McSally has tried to separate herself from Trump by more vocally expressing her respect for McCain. She had to find similarly safe rhetorical ground with this demographic trio.
Kelly’s task was to avoid coming across as too liberal. McSally invoked endorsements by a gun-safety group he co-founded with his wife, former Rep. Gabrielle Giffords, of liberal candidates as evidence that he was just like them. The couple created the organization after Giffords survived a near-fatal shooting to the head in 2011 near Tucson.
Kelly used his time to repeatedly remind these voters that the U.S. has 4% of the world's population but 20% of its COVID-19 deaths and worked those statistics into several of his answers.
The statistics — and the real-world implications of the pandemic — is at the forefront of voters' minds, and Kelly kept it there throughout the debate.
Health care questions loom large
Polling shows Americans give the Trump administration poor marks for its handling of the new coronavirus crisis and they view the resulting recession as a higher priority than filling the current Supreme Court vacancy.
McSally needed to persuade voters that she is not ignoring the needs of Arizonans who have seen enhanced federal aid run out long ago.
Similarly, McSally has had to answer for voting repeatedly to repeal the Affordable Care Act with no comparable replacement in the offing. It’s a key issue for Democrats and independents, seemingly leaving Republicans on an ideological island that has cost them elections across the country.
Kelly had an easier task because he has no voting record to answer for, and the details of his health care plan seem less important than the big-picture promise of preserving coverage for those with preexisting conditions.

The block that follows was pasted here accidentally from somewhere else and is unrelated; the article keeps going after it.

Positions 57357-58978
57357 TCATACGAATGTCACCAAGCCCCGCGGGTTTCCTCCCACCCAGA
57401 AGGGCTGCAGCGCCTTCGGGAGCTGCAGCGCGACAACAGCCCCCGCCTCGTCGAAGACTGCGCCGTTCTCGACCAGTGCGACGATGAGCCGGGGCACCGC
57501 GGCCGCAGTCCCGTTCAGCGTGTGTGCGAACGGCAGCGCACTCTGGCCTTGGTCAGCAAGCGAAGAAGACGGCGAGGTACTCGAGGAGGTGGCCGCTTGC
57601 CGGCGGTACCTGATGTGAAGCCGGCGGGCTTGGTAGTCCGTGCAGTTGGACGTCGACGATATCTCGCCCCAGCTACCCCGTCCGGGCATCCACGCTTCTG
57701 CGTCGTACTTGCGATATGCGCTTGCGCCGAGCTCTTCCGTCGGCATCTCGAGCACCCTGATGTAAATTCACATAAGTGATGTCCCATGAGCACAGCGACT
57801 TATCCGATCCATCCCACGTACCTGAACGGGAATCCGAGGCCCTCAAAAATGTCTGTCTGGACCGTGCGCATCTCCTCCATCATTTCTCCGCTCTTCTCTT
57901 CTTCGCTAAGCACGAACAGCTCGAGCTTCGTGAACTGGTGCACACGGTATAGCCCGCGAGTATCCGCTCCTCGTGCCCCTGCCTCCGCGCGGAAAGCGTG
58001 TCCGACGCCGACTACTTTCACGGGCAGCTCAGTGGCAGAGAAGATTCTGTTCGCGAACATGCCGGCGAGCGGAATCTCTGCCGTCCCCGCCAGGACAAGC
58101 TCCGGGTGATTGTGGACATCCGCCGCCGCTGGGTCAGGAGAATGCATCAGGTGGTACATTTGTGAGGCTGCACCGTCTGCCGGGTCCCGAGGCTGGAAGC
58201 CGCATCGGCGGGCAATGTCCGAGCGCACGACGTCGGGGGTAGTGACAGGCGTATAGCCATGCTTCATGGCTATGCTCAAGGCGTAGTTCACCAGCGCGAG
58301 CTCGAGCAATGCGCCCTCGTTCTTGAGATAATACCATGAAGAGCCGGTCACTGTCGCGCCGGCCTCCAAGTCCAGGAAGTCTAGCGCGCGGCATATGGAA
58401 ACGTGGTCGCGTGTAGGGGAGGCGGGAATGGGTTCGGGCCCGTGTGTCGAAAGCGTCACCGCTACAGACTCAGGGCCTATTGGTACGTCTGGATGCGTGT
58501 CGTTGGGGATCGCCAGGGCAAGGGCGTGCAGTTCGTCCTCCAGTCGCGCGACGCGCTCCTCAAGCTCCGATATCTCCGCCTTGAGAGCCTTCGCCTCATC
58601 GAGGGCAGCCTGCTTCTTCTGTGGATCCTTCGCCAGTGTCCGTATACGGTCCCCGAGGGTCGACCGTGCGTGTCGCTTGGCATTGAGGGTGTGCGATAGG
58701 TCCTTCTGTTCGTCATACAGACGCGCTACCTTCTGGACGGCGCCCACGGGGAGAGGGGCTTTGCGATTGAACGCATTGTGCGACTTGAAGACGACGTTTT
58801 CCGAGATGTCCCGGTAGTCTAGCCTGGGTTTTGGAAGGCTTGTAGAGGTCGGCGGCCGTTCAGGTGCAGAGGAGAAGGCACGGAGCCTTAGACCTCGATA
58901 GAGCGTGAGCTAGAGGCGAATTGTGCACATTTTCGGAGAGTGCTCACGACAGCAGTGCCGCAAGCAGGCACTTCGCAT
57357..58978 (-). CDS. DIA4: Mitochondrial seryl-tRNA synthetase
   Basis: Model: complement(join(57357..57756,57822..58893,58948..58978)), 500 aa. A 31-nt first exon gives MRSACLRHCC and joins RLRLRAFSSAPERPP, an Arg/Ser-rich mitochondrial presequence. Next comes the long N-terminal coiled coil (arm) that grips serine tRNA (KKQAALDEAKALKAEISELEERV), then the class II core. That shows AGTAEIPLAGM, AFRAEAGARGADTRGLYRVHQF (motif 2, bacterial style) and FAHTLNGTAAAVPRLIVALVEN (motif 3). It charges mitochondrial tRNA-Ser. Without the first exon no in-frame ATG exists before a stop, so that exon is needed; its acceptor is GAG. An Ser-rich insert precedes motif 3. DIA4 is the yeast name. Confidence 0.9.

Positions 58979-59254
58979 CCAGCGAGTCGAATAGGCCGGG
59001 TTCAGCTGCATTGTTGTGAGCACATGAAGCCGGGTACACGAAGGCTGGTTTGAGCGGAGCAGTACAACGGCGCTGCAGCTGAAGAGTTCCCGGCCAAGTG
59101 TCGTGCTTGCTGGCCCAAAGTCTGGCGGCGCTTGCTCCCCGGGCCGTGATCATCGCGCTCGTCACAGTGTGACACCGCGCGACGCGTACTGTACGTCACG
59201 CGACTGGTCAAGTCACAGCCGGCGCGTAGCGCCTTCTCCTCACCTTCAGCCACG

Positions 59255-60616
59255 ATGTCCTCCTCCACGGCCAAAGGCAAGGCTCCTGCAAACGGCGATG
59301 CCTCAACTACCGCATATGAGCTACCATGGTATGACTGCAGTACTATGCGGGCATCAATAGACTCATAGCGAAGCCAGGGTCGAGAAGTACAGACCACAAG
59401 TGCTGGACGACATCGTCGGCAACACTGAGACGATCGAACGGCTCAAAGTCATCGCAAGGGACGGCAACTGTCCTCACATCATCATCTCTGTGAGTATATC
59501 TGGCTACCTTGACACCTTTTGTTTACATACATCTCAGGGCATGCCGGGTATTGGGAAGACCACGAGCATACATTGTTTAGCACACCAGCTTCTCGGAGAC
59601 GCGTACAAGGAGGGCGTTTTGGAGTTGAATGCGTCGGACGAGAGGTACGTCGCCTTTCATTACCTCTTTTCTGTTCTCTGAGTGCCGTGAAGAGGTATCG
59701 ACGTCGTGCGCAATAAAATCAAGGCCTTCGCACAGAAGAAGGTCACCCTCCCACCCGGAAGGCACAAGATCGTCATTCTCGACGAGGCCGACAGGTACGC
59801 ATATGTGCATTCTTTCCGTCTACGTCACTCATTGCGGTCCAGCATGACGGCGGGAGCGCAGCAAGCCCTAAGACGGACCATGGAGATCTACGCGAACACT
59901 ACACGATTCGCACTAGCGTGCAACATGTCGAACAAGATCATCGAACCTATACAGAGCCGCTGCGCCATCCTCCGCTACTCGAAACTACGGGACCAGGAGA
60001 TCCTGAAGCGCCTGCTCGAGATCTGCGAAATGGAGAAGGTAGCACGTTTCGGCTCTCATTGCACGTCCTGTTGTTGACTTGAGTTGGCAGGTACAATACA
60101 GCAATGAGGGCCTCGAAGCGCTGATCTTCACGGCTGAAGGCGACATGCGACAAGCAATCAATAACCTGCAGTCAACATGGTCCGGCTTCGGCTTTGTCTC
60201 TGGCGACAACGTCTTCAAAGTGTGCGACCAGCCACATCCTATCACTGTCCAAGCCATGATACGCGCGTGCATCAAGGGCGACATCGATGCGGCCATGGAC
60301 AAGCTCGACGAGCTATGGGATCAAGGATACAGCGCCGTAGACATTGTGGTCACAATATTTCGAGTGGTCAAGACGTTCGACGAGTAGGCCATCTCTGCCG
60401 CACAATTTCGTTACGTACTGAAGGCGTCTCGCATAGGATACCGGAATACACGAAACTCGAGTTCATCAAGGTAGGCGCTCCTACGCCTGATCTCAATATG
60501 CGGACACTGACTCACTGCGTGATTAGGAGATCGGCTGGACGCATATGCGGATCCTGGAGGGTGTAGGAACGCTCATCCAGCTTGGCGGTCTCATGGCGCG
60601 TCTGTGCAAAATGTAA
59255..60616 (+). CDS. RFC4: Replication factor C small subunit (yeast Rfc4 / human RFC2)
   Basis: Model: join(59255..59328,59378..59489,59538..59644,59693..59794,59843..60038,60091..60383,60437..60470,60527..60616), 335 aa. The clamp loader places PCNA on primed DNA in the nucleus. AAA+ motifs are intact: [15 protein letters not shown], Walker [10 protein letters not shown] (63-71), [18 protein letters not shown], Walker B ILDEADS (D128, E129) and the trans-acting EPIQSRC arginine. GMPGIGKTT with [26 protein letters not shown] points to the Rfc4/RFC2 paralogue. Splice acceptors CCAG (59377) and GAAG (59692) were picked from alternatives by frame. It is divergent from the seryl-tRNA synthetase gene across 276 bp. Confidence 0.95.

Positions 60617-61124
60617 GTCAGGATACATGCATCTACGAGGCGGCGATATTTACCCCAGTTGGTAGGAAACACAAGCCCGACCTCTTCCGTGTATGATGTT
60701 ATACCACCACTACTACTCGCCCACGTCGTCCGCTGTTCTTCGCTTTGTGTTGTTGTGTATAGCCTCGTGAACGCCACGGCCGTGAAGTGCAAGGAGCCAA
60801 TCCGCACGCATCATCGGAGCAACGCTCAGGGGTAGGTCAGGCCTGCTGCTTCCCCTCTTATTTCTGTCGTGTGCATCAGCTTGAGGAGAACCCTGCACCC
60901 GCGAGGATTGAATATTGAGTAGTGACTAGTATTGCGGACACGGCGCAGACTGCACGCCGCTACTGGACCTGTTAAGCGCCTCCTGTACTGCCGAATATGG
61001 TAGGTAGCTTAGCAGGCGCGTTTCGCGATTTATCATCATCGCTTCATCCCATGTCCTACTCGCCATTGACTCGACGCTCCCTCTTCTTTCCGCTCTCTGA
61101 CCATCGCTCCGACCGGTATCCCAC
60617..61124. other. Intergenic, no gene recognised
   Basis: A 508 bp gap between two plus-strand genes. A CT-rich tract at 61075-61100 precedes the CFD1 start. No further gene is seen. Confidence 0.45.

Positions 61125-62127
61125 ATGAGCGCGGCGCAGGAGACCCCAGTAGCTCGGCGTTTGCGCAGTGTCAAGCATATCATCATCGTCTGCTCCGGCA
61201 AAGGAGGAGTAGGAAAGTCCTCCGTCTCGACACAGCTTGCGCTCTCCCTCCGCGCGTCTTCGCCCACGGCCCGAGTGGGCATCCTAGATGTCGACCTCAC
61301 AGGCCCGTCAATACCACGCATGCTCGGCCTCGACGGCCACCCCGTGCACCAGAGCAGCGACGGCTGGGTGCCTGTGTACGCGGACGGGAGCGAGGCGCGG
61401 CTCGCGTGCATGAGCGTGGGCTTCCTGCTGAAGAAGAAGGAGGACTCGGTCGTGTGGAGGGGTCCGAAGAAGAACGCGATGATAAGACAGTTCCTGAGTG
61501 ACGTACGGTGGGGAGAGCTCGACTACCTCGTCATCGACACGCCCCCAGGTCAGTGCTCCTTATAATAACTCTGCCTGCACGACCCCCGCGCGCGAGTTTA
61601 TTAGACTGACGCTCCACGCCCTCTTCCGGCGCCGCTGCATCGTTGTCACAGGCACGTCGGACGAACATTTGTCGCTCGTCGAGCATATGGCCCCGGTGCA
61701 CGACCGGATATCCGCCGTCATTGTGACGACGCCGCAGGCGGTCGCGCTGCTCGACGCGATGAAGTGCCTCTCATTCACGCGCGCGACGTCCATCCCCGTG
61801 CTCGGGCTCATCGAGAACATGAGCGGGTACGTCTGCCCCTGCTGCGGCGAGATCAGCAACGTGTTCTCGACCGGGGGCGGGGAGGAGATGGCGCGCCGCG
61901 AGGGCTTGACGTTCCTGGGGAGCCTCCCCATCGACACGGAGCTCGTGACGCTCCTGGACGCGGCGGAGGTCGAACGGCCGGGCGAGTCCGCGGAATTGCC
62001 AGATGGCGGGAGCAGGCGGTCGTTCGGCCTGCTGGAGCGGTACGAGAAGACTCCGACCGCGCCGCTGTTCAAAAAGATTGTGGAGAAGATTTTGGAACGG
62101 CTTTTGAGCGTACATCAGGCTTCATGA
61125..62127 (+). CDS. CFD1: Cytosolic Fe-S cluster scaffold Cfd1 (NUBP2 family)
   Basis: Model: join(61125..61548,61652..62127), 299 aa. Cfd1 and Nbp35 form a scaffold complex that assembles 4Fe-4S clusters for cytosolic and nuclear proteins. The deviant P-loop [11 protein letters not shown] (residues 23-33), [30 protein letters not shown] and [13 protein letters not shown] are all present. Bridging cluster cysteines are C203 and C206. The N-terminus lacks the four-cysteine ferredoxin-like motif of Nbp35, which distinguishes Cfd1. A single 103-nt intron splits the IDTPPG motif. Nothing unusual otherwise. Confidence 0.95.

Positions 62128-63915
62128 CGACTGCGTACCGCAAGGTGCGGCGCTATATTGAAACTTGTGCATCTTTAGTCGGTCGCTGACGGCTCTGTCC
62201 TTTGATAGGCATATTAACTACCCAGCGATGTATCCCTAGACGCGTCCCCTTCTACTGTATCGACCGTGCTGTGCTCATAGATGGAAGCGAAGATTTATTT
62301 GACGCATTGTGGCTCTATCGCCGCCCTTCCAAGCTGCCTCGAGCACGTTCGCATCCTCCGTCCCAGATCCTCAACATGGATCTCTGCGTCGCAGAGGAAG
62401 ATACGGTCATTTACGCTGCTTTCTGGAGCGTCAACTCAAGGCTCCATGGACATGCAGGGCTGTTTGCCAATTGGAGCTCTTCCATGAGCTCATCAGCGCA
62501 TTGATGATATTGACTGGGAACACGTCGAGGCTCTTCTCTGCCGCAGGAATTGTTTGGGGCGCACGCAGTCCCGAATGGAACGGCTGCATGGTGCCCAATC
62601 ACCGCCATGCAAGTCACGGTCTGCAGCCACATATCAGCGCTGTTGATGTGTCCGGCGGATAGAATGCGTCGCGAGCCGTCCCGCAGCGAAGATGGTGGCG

Trying to energize the base
Within seconds of the debate starting, McSally unveiled her new nickname for Kelly — “counterfeit Kelly” — and pitched herself as a “Second Amendment senator.”
It was part of a clear effort to energize base Republican voters who are strong Trump supporters to cast their vote for her, too. She was on the attack for 90 minutes but did not go out of bounds, unlike her 2018 widely panned performance.
By turning to the well-worn Trump tactic of hanging nicknames on opponents, McSally signaled who she was trying to reach in the debate.
McSally also embraced her record supporting gun rights and sought to put distance between her comments last year of being open to “red-flag” laws that would permit guns to be temporarily taken from those deemed a risk to themselves or others.
Some Republicans have viewed her warily because of the red-flag issue, and her primary opponent, Daniel McCarthy, used it to help peel off votes in the August primary.
But now McSally tried to bring Republicans home with a strident pro-Trump, conventional Republican approach even as she tried to spotlight her bipartisan work in the Senate.
She stumbled when asked whether she was proud of her support for Trump, repeatedly avoiding a direct response on a subject many Republicans find easy to answer.
The debate probably didn't upend the race
McSally may have helped herself with any Trump supporters who have viewed her suspiciously but may have done so at the expense of gaining with independent voters.
Kelly played defense much of the night and avoided big mistakes. But he did not forcefully respond to the core charge of being inauthentic and a rubber-stamp for Senate Minority Leader Chuck Schumer, D-N.Y.
As he has for months, Kelly didn't directly answer the question of whether he would support doing away with the filibuster, as many Democrats want if they take control of the chamber.
Kelly did defend himself early and connected McSally's attacks as a rerun of her failed 2018 campaign.
“Well, it didn’t take long for the senator to attack my patriotism," he said. "She did that last election cycle with Sen. Sinema, so I thought after two years, we’d see a different Sen. McSally. But the same Sen. McSally has shown up.”